According to the EPA, outdoor water use can account for 5-30% of a facility’s total water use. That’s why it’s important that commercial and institutional properties include outdoor water conservation as part of an overall water conservation plan.
Golf courses can also make a difference in local water availability by managing water usage in accordance with best water conservation practices. For a comprehensive guide to golf course water management and conservation best practices, consult the United States Golf Association (USGA) principles and recommendations.
A basic landscape water conservation plan should take into account:
Effective outdoor water conservation begins with landscaping that is designed according to local soil and climate conditions. The design should limit clearing and preserve as much natural vegetation as possible.
Soil preparation is key to water efficiency as it ensures absorption by thirsty root systems and minimizes run-off. Topsoil should not be stripped off during landscape construction. Rototill soil to a depth of at least 6 inches to loosen the soil and allow roots to grow deep. Use cultural and fertilization practices that increase water infiltration, reduce runoff, reduce leaching, eliminate waste of water, encourage extensive root growth and maximize efficiency of plant water uptake. Use organic or organic-based fertilizers whenever possible and avoid pesticides that destroy beneficial organisms such as earthworms that naturally fertilize and aerate soil.
Innovative practices and approaches that can be incorporated into a water-friendly landscape design include rainwater harvesting, porous pavement and bioretention areas in parking lots, and green roofs.
Local commercial professional landscapers are most likely familiar with the types of trees, shrubs and plants that are drought tolerant and will grow well in your microclimate. Those species native to New England and Massachusetts in particular will do best in our climate.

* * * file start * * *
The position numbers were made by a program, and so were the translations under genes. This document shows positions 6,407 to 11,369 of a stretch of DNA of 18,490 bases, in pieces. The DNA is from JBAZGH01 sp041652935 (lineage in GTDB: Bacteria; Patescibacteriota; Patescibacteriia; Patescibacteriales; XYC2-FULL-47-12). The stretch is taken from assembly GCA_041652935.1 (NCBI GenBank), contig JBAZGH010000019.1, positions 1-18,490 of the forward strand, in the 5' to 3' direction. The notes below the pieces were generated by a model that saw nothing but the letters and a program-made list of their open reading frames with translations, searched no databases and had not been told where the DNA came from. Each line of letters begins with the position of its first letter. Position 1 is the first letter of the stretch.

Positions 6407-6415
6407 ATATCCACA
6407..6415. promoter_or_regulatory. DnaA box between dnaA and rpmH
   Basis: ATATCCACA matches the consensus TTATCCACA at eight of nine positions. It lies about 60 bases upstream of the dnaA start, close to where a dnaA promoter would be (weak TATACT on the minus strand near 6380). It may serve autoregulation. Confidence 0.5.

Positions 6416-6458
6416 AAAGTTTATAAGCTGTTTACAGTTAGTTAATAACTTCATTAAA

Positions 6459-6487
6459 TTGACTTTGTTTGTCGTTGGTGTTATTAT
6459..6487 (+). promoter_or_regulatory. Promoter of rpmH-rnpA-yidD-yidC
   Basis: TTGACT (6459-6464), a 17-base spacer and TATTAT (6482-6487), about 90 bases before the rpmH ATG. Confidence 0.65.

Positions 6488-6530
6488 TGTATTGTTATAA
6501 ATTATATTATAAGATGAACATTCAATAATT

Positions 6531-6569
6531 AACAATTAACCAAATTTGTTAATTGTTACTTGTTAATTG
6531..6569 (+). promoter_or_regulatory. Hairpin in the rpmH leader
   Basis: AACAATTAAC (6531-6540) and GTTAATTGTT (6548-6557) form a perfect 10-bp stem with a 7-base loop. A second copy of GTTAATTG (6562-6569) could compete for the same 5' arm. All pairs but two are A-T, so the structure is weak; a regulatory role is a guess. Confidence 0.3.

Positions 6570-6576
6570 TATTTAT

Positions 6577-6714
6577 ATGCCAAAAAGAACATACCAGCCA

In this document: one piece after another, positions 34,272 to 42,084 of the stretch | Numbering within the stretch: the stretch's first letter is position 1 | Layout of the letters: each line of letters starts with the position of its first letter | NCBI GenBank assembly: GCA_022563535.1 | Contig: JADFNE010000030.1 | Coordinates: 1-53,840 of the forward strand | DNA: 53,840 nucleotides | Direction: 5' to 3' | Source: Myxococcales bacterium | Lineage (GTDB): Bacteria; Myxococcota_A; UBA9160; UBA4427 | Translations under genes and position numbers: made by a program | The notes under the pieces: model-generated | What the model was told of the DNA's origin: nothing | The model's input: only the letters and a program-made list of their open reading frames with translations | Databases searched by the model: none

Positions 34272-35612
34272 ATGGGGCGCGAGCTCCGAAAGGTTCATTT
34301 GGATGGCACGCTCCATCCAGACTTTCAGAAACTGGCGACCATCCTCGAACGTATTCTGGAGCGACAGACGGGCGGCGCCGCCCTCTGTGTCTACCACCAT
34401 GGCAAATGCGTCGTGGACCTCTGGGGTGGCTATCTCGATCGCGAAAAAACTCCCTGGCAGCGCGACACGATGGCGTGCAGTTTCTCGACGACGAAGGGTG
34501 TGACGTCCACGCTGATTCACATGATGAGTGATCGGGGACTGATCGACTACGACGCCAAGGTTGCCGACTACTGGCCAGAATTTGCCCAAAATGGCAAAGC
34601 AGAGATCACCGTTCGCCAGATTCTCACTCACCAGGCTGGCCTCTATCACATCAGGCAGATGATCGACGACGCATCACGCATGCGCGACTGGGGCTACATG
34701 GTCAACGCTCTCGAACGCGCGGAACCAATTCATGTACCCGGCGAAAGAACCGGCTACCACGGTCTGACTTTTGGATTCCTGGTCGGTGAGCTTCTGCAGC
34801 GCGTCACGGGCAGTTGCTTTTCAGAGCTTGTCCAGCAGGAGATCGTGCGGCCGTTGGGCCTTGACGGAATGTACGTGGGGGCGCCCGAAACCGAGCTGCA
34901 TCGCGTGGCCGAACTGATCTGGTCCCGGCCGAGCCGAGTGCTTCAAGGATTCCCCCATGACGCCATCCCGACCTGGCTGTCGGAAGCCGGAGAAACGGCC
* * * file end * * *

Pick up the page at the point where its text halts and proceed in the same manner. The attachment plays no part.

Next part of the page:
The Right Plant, Right Place plant selection guide created by the University of Massachusetts provides a list of trees, shrubs and plants for designing a water conservation friendly landscape.
Commercial irrigation systems that are not properly designed, installed or maintained can place an unnecessary burden on local water availability. Inefficient practices that waste water include watering in the middle of the day when evaporation is highest, sprinkler heads that are aimed at hardscaping, and simply applying more water than lawns, plants and shrubs need.
For best results, make sure your irrigation system is designed, installed, and audited by professionals with the appropriate certification: https://www.epa.gov/watersense/irrigation-pro.
Fixed-spray irrigation is best suited to turf grass. Drip or micro-irrigation systems deliver water more efficiently to plants other than turf grass. Watering turf deeply and less frequently uses water most efficiently while encouraging strong, healthy roots. Irrigation systems should be timed accordingly and during the hours of the day when temperatures are lowest - typically early morning and evening. This will minimize evaporative water loss. Always comply with local watering restrictions.
During a drought or extended period of dryness, follow state guidance for limiting nonessential outdoor water use:
For more information on irrigation systems and technologies, consult:
Simple mowing techniques will help conserve water while promoting lush, healthy turf. Keep grass at a height of 2 to 3 inches to deepen roots and help shade the soil and leave the grass clippings on the lawn as a natural mulch. As they decompose, they will return nutrients to the soil.
Spreading mulch around the base of trees and shrubs will help the soil retain water while also adding nutrients to the soil and minimizing weed growth.
Don’t forget to publicize your efforts!
By placing signage in landscaped areas that identifies them as water conservation friendly, you will build awareness for your organization’s sustainability efforts.
If you implement a green roof or rain harvesting program, invite employee participation to help grow a water conservation culture and community.